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APRA: Risky debt still on the rise

By Noemi Pamintuan-Jara 17 March 2022 | 1 minute read

Nearly one in every four new mortgages is risky, according to the Australian Prudential Regulation Authority (APRA).


APRA’s authorised deposit-taking institution (ADI) property exposure report for the December 2021 quarter has revealed that 24.4 per cent of new mortgages had a debt-to-income ratio of six times or more – an increase from the previous quarter’s 23.8 per cent and last year’s 17.3 per cent.

As a point of reference, APRA considers debt-to-income ratios of six or above to be of concern.

This coincides with new data released by the Australian Bureau of Statistics (ABS) showing that residential property prices saw a 23.7 per cent jump from figures in 2021, the highest annual increase on record. 

Furthermore, the APRA report comes off the back of CoreLogic’s latest data stating that house price growth will begin to slow in 2022.


RateCity research director Sally Tindall said: “It’s no surprise risky lending rose at the same time property prices skyrocketed. [It’s] the price many Australians had to pay to get into an overheated property market.”

To help mitigate the further increase of debt-to-income ratios, APRA has already upped the rate at which banks stress test mortgages from 2.5 per cent to 3 per cent on 1 November 2021.

APRA’s updated serviceability test took effect some time in the December quarter, but for customers who were pre-approved but had not yet purchased a home by 1 November, they were still evaluated using the previous serviceability buffer.

Looking ahead, Ms Tindall has projected that “with property prices already starting to cool, and the RBA poised to hike interest rates, APRA is unlikely to implement any further measures”.

“In fact, after a series of RBA interest rate hikes, we could see APRA reduce its serviceability buffer back down to 2.5 per cent,” she added.

Ms Tindall was of the opinion that most Australians who have home loans are capable of dealing with the anticipated interest rate increases.

“Mortgage holders have a whopping $231.68 billion in offset accounts, which will offer many a decent buffer when rates rise,” she explained.

Based on RateCity’s analysis of data, to avoid taking on a risky loan, a household annual income of $188,331 is required to buy a median-priced house in Sydney and $133,336 in Melbourne.

Annual income required to have debt-to-income ratio of less than 6x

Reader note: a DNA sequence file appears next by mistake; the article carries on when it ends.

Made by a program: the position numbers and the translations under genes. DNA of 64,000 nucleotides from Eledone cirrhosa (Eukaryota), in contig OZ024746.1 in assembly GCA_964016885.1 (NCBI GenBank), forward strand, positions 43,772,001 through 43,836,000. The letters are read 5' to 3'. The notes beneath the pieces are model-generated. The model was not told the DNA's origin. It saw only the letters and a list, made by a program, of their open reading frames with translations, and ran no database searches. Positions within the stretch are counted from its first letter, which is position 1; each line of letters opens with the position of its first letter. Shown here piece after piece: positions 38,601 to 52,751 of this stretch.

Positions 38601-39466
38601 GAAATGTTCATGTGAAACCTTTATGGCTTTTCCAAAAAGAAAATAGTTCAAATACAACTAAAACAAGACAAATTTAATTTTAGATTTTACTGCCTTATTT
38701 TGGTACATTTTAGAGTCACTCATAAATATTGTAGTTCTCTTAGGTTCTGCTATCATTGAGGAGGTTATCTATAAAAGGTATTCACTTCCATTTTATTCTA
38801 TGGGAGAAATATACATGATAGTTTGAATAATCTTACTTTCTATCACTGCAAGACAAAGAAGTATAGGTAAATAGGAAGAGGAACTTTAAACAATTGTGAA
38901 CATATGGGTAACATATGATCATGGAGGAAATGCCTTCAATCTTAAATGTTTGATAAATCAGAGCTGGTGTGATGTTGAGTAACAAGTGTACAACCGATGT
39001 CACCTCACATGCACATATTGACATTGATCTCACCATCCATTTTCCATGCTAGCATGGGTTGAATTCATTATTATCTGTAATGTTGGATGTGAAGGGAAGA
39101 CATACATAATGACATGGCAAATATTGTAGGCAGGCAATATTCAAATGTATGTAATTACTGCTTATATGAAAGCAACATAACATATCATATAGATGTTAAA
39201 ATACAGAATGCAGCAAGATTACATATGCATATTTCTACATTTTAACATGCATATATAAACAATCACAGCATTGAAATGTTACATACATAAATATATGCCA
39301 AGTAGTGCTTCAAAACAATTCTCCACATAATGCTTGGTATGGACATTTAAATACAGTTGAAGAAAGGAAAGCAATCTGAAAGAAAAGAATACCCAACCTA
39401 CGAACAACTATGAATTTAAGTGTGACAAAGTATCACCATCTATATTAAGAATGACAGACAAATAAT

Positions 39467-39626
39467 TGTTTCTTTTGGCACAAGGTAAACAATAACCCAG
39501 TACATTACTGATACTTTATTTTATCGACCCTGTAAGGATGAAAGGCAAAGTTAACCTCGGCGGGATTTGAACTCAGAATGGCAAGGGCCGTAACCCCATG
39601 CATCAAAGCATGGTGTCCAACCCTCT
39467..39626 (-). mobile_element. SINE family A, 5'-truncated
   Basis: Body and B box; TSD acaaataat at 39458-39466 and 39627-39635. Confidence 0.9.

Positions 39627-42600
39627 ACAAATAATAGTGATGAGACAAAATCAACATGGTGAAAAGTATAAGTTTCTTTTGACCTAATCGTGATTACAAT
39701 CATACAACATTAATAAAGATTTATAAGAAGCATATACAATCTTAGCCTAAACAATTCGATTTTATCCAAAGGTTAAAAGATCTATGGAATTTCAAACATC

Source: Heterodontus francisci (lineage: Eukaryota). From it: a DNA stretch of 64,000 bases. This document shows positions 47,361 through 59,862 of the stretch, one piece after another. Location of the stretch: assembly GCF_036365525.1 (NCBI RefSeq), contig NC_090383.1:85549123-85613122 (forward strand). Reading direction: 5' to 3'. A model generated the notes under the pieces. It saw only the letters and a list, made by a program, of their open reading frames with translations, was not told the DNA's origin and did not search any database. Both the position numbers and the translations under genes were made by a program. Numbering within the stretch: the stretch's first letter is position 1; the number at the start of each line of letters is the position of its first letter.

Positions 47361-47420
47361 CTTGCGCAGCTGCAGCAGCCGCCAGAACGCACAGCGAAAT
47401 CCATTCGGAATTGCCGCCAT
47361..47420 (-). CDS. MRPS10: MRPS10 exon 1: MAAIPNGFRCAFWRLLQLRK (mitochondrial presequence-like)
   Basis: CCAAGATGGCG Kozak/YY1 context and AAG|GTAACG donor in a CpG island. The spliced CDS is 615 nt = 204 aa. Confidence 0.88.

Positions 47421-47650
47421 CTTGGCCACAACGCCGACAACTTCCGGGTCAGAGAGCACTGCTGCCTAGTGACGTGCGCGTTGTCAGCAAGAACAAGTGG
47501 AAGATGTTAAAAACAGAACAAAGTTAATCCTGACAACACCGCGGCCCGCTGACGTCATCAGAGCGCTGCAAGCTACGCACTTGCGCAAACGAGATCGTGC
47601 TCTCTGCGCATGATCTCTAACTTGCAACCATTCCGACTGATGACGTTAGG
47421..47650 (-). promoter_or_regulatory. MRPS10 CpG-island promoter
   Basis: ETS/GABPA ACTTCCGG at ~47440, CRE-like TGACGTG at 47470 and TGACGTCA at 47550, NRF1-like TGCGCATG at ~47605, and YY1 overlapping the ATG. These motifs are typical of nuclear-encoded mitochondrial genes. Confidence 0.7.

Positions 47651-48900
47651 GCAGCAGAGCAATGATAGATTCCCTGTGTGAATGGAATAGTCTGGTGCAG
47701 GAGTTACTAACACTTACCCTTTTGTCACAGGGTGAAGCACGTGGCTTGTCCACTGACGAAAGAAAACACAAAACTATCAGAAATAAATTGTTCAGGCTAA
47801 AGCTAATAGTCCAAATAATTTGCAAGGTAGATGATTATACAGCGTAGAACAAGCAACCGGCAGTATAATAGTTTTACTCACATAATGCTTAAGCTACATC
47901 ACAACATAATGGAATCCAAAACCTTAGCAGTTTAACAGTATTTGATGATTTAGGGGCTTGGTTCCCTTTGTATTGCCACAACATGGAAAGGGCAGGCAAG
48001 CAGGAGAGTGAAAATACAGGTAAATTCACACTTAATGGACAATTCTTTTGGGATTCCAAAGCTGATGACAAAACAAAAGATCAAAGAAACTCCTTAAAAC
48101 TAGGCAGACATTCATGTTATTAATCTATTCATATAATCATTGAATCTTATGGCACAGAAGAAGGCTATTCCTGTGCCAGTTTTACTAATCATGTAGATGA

Capital City

Median house price (Feb 2022)

Loan size 

(assumes 20 per cent deposit)

Annual income required to have debt to income less than 6x

















PerthPerth, TAS Perth, WA
















Source: RateCity.com.au, CoreLogic. Median house prices are from CoreLogic Feb 2022, released 1 March 2022. Debt-to-income ratio of 5.99 is assumed. LMI costs not included.

To avoid getting trapped in risky debt, here are RateCity’s tips when taking out a new loan:

  • Take into account future rate hikes. The bank will run a stress test on your loan, but you should run the figures yourself so you know how much you’ll have to pay.
  • Make an effort to get ahead on your debt. The less you owe when interest rates rise, the less of an impact you’ll have.
  • Instead of overstretching your budget, investigate alternatives if you’re priced out. Become a rent-vestor, buy with family, or hunt for a less expensive property.



An investment is an asset or item purchased with the expectation that it will generate income or appreciate in value in the future.

About the author

Noemi Pamintuan-jara

Noemi Pamintuan-jara

Noemi is a journalist for Smart Property Investment and Real Estate Business. She has extensive experience writing for business, health, and education industries. Noemi is a contributing author of an abstract published by the American Public Health Association, and Best Practices in Emergency Pedagogical Methods in Germany. She shares ownership of the copyright of an instructional video for pharmacists when communicating with deaf patients. She attended De La Salle University where she obtained a double degree in Psychology and Marketing... Read more

APRA: Risky debt still on the rise
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